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Cut SugarcaneDuring the time period that most of our buildings here at the Cabin Restaurant, the Cajun Village, and Bernadette’s were built, sugarcane was king in south Louisiana (1800-1861). In fact, it still is today, acting as the most profitable crop to grow along the banks of the Mississippi. But what prompted planters in the late 1700’s to introduce this crop to Louisiana, and how did it become so successful? A culmination of events, people, and geography eventually led to the explosion of sugarcane from the mouth of the Mississippi River all the way to St. Francisville:

1. The Decline of the Caribbean Sugar Trade – About 175 years before sugarcane made its way to Louisiana, the British (and in some areas, the French) had succeeded in turning any available land on just about every Caribbean island into a sugar plantation. However, after decades of planting a mono-crop, the soil eventually became exhausted. There was no equivalent to the Mississippi River on islands such as Antigua or Barbados; massive annual floods did not replenish nutrients in the soil. Thus, business savvy men began to look for new land to grow their crop. Behold Louisiana, with abundantly fertile soil and a climate just mild enough to support sugarcane. (The Sugar Barons by Matthew Parker is an excellent source of information on the English sugar industry).

2. Etienne de Boré – The first person to hold the title of “Mayor of New Orleans,” de Boré is most famous for his modernization of the sugar granulation process. He owned a plantation a few miles above the New Orleans, roughly where Audubon Park is today. De Boré had originally cultivated indigo. But when this product lost its market as a result of competition from Guatemala, and after a couple of years of drought and insects attacking the plants, the issues of the bare stalks in the indigo fields were discouraging planters. De Boré and other planters were on the verge of bankruptcy. So he decided to gamble on sugarcane. He set up a sugar mill on his estate and there, in 1795, had, with the aid of two Spaniards, succeeded in producing the first granulated sugar ever known in the Louisiana colony, with the result that agriculture was completely revolutionized. De Boré sold his first crop in 1796 for $12,000 (an very large sum at the time). Seeing the profit that de Boré made, other planters followed suit, and the sugar industry spread like wildfire across Louisiana.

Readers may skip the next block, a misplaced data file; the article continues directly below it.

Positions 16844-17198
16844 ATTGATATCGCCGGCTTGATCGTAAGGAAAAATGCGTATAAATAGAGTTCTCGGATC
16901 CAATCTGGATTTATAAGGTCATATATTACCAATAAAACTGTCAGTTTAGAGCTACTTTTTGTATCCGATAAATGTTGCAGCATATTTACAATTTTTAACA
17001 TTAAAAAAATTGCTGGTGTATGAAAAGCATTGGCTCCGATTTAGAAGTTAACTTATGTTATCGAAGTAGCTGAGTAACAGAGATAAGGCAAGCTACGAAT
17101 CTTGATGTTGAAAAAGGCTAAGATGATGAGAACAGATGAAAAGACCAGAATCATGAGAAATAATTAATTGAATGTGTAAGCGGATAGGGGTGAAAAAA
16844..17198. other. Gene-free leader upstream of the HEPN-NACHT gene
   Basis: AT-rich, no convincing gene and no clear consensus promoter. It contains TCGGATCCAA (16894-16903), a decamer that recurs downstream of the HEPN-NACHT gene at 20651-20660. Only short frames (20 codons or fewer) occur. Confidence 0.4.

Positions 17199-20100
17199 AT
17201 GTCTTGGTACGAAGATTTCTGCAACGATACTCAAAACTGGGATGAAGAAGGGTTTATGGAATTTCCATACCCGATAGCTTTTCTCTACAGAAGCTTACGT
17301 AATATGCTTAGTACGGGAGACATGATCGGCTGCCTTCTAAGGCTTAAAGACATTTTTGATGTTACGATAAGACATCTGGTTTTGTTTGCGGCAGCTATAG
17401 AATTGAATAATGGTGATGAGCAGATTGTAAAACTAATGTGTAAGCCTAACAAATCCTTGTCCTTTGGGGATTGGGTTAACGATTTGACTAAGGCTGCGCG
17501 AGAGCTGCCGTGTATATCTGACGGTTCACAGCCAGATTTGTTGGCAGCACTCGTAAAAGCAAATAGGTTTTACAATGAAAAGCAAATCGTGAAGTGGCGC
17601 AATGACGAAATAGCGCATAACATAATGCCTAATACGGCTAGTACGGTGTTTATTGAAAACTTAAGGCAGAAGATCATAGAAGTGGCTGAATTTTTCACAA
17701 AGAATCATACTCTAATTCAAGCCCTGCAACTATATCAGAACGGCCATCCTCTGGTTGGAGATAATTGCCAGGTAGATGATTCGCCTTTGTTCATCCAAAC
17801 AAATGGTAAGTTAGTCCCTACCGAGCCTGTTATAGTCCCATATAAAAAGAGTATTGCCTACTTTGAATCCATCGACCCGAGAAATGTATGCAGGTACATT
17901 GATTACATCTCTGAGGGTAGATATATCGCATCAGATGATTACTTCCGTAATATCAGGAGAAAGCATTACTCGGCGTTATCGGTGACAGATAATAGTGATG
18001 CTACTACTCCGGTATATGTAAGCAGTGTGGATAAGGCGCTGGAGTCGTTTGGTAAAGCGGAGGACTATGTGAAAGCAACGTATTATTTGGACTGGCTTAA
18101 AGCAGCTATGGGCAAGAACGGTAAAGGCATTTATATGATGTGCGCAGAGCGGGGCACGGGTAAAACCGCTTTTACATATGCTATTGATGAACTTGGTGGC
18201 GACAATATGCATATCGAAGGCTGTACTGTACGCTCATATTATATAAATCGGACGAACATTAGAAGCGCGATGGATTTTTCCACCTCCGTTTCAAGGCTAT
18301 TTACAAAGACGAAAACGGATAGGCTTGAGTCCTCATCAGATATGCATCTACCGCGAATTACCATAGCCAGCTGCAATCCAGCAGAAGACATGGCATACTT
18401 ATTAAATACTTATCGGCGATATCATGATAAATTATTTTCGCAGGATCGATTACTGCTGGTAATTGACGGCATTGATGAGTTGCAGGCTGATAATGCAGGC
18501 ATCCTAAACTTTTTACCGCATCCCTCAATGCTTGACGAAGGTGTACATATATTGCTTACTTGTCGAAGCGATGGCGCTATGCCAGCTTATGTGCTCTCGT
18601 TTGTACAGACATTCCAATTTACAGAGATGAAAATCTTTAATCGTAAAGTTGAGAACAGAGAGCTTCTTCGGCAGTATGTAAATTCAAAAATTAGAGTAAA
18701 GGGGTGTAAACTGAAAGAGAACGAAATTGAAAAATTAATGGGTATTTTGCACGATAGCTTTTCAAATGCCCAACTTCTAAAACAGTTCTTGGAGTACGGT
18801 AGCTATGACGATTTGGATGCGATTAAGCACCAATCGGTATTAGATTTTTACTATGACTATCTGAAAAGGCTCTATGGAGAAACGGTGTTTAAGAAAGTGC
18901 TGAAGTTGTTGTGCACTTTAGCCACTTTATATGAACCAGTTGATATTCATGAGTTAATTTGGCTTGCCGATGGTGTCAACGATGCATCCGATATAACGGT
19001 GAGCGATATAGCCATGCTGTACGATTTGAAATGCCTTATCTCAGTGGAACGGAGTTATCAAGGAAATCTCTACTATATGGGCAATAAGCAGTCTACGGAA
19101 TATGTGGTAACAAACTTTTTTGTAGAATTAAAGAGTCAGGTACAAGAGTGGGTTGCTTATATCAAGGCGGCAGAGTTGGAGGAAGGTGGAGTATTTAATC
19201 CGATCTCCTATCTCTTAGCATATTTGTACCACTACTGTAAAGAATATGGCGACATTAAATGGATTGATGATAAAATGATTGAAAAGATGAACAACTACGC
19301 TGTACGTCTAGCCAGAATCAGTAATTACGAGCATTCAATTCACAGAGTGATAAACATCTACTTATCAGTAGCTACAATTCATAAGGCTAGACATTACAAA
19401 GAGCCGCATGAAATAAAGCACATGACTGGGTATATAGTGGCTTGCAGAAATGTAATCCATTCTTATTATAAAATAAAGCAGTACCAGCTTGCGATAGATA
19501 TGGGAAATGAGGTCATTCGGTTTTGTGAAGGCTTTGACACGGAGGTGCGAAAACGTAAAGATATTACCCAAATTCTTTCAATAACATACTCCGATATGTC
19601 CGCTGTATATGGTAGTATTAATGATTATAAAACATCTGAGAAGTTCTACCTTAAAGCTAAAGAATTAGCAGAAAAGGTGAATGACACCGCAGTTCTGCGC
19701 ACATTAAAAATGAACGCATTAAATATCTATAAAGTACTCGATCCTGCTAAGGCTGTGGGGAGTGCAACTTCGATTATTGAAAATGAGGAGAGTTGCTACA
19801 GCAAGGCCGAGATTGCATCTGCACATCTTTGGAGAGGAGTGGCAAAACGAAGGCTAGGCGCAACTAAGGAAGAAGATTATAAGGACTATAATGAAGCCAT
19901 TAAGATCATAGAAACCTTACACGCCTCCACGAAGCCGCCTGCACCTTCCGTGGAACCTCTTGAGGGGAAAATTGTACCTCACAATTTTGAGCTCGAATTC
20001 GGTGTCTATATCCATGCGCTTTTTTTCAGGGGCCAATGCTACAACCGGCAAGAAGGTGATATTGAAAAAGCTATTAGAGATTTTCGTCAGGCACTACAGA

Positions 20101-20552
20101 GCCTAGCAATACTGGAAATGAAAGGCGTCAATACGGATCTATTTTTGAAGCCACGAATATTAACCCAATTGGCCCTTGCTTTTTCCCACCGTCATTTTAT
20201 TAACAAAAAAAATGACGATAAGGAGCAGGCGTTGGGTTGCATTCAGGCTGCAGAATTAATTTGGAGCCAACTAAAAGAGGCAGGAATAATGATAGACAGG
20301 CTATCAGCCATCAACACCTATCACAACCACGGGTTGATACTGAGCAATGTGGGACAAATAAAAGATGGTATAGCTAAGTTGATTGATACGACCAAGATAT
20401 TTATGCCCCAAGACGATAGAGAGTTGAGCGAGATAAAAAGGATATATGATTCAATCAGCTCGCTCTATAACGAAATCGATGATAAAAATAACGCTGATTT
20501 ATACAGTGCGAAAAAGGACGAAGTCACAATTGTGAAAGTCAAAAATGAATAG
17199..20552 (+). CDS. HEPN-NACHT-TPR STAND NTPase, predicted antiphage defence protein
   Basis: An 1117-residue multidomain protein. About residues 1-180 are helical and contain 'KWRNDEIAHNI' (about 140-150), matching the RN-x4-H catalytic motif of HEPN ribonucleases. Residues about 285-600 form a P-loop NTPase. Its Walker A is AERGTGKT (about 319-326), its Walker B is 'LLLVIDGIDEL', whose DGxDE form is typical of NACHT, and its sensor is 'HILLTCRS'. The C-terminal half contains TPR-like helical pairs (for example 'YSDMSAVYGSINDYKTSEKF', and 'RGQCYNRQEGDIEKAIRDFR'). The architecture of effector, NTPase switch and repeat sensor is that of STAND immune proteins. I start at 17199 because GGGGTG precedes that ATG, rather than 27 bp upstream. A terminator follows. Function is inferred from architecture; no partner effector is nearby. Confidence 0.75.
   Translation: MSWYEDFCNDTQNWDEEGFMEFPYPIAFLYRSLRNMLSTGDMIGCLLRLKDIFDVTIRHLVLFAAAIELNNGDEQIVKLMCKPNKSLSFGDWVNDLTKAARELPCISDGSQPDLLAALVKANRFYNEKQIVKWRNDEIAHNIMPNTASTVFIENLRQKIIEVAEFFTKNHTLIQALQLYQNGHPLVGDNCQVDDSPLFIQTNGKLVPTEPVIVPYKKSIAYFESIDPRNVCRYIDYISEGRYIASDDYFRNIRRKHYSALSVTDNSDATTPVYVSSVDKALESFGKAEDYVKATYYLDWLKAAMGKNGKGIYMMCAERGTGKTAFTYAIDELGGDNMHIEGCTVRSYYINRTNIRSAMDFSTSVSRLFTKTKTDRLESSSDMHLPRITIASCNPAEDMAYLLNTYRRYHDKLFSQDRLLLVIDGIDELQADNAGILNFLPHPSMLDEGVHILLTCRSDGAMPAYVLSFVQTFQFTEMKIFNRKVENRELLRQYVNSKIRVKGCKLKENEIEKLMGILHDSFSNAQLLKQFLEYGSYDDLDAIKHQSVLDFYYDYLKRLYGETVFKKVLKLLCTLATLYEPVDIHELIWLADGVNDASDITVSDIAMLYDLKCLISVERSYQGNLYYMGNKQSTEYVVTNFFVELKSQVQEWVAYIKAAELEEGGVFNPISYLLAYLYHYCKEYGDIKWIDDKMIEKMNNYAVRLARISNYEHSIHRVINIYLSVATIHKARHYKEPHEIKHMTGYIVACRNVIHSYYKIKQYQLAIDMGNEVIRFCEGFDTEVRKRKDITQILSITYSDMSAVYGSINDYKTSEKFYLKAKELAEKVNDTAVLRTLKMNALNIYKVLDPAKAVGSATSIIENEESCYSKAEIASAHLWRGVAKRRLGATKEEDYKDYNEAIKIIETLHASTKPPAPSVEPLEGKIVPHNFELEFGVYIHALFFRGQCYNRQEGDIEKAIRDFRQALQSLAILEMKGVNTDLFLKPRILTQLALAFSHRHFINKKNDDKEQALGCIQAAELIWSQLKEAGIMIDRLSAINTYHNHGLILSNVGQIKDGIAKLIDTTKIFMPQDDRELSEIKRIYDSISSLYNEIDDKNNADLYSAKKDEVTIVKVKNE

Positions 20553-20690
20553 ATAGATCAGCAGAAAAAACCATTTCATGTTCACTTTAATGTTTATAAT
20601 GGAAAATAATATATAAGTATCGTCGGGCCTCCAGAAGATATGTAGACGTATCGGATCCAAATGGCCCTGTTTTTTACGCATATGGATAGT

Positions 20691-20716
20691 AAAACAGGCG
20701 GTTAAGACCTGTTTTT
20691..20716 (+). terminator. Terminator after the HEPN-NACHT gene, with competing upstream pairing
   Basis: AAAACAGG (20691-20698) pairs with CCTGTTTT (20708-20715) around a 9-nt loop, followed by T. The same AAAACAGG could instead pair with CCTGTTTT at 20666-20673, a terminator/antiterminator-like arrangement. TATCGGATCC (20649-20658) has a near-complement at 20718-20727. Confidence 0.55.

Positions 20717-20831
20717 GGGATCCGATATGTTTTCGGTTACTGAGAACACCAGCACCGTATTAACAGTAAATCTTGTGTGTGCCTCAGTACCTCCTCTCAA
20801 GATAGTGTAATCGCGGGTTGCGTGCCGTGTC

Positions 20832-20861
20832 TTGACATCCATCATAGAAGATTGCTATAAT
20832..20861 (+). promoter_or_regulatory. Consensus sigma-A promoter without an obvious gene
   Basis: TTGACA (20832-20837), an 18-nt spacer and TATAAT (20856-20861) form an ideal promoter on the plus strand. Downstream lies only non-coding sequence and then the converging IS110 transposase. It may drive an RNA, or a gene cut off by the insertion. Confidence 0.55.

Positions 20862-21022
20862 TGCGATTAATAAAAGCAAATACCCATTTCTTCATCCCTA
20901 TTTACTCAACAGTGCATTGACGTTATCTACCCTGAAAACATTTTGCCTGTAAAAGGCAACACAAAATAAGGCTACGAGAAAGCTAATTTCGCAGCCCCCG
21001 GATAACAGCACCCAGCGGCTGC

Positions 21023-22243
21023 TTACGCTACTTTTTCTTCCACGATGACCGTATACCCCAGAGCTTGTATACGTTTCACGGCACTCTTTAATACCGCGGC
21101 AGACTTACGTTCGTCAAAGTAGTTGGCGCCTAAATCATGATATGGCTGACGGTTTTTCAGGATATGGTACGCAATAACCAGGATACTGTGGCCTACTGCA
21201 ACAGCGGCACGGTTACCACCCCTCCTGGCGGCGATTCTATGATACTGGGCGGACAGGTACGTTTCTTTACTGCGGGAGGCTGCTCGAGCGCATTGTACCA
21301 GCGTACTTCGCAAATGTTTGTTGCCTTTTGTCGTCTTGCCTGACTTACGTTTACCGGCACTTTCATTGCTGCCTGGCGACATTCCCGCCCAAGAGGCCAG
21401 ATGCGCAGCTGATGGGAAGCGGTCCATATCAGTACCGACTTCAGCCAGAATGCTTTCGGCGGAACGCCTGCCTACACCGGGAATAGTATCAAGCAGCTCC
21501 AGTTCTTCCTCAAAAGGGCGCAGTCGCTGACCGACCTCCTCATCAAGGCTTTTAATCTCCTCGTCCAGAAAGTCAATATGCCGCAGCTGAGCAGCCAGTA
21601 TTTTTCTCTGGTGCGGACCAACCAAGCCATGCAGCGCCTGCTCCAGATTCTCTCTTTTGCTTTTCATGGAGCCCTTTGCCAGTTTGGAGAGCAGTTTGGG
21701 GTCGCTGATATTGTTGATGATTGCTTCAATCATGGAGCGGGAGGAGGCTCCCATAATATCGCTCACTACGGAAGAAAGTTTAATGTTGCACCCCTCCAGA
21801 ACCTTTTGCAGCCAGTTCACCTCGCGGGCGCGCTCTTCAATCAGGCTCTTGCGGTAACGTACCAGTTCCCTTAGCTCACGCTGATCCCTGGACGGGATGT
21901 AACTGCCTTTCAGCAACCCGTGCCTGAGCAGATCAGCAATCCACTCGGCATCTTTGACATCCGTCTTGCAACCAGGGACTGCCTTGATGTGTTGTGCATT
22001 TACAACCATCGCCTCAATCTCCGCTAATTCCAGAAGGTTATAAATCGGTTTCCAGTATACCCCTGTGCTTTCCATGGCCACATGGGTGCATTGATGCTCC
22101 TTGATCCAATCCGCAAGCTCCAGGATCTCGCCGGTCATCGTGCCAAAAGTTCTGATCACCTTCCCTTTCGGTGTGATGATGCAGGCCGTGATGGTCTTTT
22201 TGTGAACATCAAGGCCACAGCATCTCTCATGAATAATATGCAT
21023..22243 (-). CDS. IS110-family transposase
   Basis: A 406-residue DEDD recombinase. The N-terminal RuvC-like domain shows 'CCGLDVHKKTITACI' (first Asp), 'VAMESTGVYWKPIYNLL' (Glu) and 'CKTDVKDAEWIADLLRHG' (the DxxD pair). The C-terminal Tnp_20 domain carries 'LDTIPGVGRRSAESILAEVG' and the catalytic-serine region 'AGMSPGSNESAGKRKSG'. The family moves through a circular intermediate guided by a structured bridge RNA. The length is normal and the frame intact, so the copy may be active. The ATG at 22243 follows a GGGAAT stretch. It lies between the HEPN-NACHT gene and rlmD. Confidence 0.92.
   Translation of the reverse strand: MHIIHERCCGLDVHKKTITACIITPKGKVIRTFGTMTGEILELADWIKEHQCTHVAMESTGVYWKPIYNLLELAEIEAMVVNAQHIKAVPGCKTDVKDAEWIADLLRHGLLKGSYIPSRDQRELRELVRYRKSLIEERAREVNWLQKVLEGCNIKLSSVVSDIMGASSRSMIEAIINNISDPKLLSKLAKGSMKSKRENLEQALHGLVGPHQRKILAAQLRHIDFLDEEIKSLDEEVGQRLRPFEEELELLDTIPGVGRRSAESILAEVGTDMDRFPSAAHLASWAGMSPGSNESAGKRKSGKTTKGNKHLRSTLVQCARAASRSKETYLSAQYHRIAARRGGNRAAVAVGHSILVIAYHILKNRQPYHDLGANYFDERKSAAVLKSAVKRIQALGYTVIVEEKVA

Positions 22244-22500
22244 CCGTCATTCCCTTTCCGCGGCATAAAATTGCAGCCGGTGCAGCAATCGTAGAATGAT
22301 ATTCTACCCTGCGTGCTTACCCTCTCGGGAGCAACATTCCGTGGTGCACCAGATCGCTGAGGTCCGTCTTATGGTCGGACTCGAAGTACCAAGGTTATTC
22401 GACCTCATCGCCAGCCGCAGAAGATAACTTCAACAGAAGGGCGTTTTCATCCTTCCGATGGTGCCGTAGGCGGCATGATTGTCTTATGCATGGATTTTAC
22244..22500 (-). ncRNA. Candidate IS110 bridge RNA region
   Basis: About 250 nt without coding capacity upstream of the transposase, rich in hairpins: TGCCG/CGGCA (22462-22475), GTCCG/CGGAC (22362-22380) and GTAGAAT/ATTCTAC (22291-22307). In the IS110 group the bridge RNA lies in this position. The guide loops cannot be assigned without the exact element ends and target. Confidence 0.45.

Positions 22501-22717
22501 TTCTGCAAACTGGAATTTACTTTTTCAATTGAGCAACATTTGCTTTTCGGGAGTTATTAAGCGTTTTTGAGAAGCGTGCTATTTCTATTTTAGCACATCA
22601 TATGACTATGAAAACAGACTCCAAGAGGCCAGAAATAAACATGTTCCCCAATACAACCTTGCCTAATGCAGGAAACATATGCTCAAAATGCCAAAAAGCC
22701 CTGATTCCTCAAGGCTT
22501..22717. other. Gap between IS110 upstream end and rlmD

3. The Mississippi River – As mentioned above, the Mississippi River was a geographical boon for sugar planters in Louisiana. Not only did the river replenish the soil annually during its spring floods, but it also provided the water necessary to quench the thirst of the sugarcane plant. Sugarcane naturally requires large quantities of fresh water, more so than any other cash crop that was planted in the South. Even in a drought year, the Mississippi still has large quantities of water that can be used to irrigate farm land. Last but not least, the river was used to transport the sugar crop to market in New Orleans, where it was then shipped all over the world, to the benefit of the sugar planters’ bank accounts.

In sum, the confluence of three different subjects led to the boom of the sugar industry in Louisiana. Without the decline of the sugar trade in the Caribbean, the existence of de Boré, and the natural environmental habitat of the lower Mississippi, it would have been decades, if not centuries, before sugar became successful in south Louisiana.